The Travelers Companies, Inc. (TRV) is one of the largest insurance firms in the U.S. It has been a member of the Dow Jones Industrial Average since 2009, after replacing its former parent Citigroup (C).
Travelers Co. has an exciting and lengthy history, reaching all the way back to the second half of the 19th century when the original company was incorporated as St. Paul Fire & Marine in 1853. It has survived many tough times in the insurance business during which it had to restructure and sometimes downsize or refocus to stay in business and keep its profitability.
The current price offers substantial upside potential due to numerous factors described in this article, including the relatively low forward P/E of 11.33, solid dividend yield of 2.3%, and growing earnings per share in the last couple of years. Moreover, the financial sector has been the most underperforming sector in the past ten years. It has been showing signs of aroused investor appetite lately after the current very strong run-up in defensive stocks. Combined, these factors present an attractive buying opportunity for long-term investors with moderate to high risk appetites.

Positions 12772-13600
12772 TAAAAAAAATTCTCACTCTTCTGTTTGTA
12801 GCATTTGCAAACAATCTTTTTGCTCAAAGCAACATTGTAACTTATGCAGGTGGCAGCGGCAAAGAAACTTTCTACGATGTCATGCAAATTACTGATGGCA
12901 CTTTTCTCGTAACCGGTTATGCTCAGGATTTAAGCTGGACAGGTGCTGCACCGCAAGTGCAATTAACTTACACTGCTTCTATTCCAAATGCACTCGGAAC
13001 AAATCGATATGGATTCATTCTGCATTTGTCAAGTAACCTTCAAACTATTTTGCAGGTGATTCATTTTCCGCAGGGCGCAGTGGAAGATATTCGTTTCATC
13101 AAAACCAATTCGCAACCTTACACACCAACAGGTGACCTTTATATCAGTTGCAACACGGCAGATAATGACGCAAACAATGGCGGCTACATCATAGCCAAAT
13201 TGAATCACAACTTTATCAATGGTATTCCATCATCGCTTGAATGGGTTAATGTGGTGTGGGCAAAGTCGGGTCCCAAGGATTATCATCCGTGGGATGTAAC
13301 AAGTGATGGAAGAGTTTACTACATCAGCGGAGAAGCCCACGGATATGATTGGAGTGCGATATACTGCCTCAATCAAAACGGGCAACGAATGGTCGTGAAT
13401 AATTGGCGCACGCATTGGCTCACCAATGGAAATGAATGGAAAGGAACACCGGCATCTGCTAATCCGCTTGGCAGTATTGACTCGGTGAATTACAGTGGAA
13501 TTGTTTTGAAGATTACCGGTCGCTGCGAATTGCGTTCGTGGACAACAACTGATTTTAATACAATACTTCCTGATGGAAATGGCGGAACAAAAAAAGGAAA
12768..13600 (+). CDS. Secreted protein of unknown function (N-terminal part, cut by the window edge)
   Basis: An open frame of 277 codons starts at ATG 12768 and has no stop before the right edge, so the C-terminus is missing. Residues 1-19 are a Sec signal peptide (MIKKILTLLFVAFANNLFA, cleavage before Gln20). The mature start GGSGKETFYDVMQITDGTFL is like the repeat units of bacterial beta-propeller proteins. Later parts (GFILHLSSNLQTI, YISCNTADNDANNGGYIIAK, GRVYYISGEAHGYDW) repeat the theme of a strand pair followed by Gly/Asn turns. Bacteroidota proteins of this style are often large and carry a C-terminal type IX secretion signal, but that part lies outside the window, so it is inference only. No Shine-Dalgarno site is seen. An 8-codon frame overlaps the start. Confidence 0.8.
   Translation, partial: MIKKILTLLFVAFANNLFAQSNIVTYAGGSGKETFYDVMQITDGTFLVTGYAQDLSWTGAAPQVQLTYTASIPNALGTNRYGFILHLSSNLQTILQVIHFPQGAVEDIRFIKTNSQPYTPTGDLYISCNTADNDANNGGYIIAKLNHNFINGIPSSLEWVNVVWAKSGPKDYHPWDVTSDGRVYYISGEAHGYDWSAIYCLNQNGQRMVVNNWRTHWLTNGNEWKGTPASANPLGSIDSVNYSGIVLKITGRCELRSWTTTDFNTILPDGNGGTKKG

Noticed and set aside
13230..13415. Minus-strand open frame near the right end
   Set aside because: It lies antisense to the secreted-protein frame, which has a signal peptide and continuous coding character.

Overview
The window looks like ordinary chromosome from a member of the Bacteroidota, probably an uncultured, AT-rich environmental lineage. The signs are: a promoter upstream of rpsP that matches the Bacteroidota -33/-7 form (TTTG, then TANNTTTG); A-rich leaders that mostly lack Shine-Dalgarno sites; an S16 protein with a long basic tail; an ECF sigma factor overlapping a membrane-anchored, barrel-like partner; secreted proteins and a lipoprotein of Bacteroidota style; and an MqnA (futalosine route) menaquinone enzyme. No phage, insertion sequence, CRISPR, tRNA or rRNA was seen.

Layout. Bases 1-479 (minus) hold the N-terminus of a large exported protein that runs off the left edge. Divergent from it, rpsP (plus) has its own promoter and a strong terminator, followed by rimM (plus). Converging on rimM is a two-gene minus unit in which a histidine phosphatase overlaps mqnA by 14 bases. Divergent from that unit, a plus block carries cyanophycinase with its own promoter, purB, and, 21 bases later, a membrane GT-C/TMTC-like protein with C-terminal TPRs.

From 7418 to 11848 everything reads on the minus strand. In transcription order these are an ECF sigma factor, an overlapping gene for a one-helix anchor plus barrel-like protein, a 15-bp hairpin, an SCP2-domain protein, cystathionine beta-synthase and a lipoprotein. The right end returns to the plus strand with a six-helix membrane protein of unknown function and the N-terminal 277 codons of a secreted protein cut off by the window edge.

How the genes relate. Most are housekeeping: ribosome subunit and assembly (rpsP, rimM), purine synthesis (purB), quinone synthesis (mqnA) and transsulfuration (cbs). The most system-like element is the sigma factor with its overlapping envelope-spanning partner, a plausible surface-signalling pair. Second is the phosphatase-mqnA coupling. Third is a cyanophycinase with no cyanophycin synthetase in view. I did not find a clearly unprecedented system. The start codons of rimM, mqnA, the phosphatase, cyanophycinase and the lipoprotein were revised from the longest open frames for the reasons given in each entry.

Nonetheless, like every investment, TRV bears certain risks; for example, the slowing of the U.S. economy or another black swan event in the banking or insurance business, which would most probably weigh on financials in general more heavily than on other more defensive U.S. stocks.
The original St. Paul Fire & Marine company has been through a multitude of mergers, acquisitions and spin-offs. Later known as The Travelers Group, it merged with Citicorp to form Citigroup. Spun off by Citigroup In 2004, the merger of the St. Paul Companies and Travelers Property Casualty Corp created St. Paul Travelers, which later changed its name to The Travelers Companies, after purchasing back the rights to its famous red umbrella logo from its former parent Citigroup.
The Travelers Companies today
Today, The Travelers Companies is the second-largest U.S. insurer of commercial property and also the third-biggest in U.S. personal insurance. The company's corporate structure is organized using subsidiaries. This subsidiary structure provides higher financial stability to the company in case of a black swan mass insurance event. Travelers Co. provides a variety of commercial and personal property and casualty insurance products to all major market segments - businesses, individuals, institutions and international clients - through more than 15,000 independent insurance brokers and agents. The company has offices in every U.S. state and the majority of sales are generated in the U.S. However, TRV also has a presence in about a dozen large foreign countries such as Canada, the UK, Brazil, China, and Singapore.